More Atlas writing. That is all.
One piece of advice I give to thesis-writers is to write the acknowledgements early. If you don't, you will forget people, and (also) precise wording is valuable (so letting it get re-read many times is good). Taking my own advice, I started writing the acknowledgements for the Sloan Atlas of Galaxies today. I also had a long conversation with Fergus about next steps on all our projects.
On a packing-and-travel-saturated day, research accomplishment was thin, although on the plane I took the first steps towards putting analytic derivatives into our high-resolution Herschel dust emissivity model. The derivatives should enormously speed optimization, if Fergus and Krishnan are to be believed.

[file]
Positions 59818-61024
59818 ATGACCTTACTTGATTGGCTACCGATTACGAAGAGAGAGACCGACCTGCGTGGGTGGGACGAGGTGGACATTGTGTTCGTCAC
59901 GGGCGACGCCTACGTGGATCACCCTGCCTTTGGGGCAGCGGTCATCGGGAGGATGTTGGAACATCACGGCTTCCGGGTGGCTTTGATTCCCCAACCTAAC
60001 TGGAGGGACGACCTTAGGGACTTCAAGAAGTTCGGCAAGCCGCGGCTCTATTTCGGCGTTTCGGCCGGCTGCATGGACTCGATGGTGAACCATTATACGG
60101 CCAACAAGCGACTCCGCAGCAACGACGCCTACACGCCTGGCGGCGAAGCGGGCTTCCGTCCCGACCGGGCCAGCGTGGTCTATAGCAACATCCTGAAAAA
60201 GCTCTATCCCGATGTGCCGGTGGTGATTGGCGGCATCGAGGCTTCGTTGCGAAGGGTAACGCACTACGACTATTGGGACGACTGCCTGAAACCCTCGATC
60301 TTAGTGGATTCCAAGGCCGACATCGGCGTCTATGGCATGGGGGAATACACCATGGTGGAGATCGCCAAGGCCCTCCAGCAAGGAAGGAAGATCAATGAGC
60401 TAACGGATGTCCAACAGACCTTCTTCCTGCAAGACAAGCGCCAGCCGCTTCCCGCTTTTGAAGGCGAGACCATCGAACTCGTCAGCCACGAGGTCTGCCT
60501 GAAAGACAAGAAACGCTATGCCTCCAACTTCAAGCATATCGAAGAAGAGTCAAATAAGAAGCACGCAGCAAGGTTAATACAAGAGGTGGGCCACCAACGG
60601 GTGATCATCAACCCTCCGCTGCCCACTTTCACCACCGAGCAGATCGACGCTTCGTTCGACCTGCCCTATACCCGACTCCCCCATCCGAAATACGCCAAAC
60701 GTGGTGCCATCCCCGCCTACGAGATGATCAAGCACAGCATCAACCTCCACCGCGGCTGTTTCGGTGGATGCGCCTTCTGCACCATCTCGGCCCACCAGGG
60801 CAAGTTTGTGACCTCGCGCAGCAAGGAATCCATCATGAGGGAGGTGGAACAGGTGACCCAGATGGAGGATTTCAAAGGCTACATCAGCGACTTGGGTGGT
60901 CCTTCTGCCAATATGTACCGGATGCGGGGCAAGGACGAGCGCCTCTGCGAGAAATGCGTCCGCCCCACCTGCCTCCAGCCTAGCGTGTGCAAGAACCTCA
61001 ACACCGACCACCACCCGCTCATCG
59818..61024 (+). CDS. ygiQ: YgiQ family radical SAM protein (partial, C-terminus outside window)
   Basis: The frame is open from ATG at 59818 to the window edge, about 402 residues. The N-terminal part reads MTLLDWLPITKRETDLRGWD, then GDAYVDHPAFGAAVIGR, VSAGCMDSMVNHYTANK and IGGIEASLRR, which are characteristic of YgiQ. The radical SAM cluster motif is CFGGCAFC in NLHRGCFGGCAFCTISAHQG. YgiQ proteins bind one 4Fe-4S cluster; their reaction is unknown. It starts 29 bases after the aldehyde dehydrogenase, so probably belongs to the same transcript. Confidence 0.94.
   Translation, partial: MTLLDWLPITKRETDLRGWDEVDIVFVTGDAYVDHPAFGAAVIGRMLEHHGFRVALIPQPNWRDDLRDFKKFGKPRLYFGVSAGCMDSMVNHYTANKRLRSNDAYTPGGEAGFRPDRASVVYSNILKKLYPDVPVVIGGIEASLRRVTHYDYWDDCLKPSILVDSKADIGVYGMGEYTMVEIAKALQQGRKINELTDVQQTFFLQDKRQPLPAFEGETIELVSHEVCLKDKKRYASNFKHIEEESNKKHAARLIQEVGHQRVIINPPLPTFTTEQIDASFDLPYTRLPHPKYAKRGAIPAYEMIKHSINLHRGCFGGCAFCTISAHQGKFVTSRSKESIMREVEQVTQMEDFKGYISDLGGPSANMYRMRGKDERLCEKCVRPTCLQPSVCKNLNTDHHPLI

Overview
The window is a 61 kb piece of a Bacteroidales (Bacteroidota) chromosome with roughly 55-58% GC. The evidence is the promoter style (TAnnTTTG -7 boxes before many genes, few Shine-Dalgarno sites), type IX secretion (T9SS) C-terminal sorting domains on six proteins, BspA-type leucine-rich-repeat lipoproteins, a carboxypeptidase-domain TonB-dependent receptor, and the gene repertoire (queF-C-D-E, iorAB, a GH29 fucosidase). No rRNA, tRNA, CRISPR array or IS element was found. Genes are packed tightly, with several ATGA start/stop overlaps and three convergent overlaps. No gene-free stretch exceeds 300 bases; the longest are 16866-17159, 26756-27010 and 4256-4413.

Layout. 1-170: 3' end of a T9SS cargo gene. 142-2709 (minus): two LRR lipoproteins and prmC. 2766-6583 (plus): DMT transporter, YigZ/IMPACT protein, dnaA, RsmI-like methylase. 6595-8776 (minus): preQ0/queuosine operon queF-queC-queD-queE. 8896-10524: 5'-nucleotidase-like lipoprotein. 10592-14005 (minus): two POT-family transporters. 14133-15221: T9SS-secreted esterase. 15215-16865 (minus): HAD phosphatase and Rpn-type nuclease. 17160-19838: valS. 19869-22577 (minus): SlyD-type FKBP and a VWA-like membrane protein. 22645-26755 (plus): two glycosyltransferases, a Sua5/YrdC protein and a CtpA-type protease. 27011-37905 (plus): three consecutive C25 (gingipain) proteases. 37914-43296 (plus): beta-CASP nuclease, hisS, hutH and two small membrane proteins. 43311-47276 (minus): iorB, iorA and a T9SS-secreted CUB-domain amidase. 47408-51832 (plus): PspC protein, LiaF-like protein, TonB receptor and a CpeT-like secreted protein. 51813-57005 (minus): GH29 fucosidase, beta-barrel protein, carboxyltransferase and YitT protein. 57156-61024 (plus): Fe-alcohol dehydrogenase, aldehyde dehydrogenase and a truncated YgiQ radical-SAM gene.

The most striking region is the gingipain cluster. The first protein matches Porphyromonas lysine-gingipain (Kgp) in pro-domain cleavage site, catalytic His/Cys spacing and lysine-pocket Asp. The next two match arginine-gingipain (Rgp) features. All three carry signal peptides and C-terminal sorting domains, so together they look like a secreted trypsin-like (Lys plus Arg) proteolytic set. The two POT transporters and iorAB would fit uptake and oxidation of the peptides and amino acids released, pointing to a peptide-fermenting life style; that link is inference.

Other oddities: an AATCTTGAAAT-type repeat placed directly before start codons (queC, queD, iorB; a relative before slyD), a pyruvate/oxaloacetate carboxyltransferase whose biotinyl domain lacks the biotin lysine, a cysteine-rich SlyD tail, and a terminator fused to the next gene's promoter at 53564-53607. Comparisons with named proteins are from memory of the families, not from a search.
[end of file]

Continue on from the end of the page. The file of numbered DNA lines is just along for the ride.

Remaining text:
Today was my last day at MPIA for 2012. I spoke at length with Karin Sandstrom (MPIA) about fitting combined HI, CO, and dust-emission data, and with Sandstrom and Kapala about Kapala's comparison of ultraviolet stars with Herschel dust. I also had a final conversation with Tsalmantza about all the lensing-related work she has been doing; she is still finding more candidate gravitational lenses and has prepared a long document for publication or follow-up, filled with candidates. Expect them to hit my ideas blog any day now! I am not getting any traction on my Atlas, which is what I have to finish in the next two months! Don't distract me, people!